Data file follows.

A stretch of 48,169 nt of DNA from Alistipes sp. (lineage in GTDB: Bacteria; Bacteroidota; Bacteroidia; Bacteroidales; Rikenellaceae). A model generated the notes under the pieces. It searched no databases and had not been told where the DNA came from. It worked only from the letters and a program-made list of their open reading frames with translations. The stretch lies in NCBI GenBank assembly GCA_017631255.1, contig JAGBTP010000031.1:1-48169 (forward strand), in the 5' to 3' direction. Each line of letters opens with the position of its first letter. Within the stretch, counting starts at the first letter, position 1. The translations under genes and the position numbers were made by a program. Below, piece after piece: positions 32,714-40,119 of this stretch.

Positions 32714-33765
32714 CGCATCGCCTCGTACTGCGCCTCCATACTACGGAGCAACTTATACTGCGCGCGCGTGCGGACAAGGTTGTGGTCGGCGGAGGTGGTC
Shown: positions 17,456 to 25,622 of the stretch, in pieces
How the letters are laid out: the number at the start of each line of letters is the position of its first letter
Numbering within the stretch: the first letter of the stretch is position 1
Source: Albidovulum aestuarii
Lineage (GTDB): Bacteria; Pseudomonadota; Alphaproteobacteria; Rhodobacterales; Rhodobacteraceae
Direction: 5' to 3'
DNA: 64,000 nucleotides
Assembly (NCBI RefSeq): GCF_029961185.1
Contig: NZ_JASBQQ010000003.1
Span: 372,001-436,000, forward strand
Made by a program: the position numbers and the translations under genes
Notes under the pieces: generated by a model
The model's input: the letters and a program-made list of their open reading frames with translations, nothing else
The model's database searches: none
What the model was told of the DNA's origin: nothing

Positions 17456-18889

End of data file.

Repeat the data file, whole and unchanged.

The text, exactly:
A stretch of 48,169 nt of DNA from Alistipes sp. (lineage in GTDB: Bacteria; Bacteroidota; Bacteroidia; Bacteroidales; Rikenellaceae). A model generated the notes under the pieces. It searched no databases and had not been told where the DNA came from. It worked only from the letters and a program-made list of their open reading frames with translations. The stretch lies in NCBI GenBank assembly GCA_017631255.1, contig JAGBTP010000031.1:1-48169 (forward strand), in the 5' to 3' direction. Each line of letters opens with the position of its first letter. Within the stretch, counting starts at the first letter, position 1. The translations under genes and the position numbers were made by a program. Below, piece after piece: positions 32,714-40,119 of this stretch.

Positions 32714-33765
32714 CGCATCGCCTCGTACTGCGCCTCCATACTACGGAGCAACTTATACTGCGCGCGCGTGCGGACAAGGTTGTGGTCGGCGGAGGTGGTC
Shown: positions 17,456 to 25,622 of the stretch, in pieces
How the letters are laid out: the number at the start of each line of letters is the position of its first letter
Numbering within the stretch: the first letter of the stretch is position 1
Source: Albidovulum aestuarii
Lineage (GTDB): Bacteria; Pseudomonadota; Alphaproteobacteria; Rhodobacterales; Rhodobacteraceae
Direction: 5' to 3'
DNA: 64,000 nucleotides
Assembly (NCBI RefSeq): GCF_029961185.1
Contig: NZ_JASBQQ010000003.1
Span: 372,001-436,000, forward strand
Made by a program: the position numbers and the translations under genes
Notes under the pieces: generated by a model
The model's input: the letters and a program-made list of their open reading frames with translations, nothing else
The model's database searches: none
What the model was told of the DNA's origin: nothing

Positions 17456-18889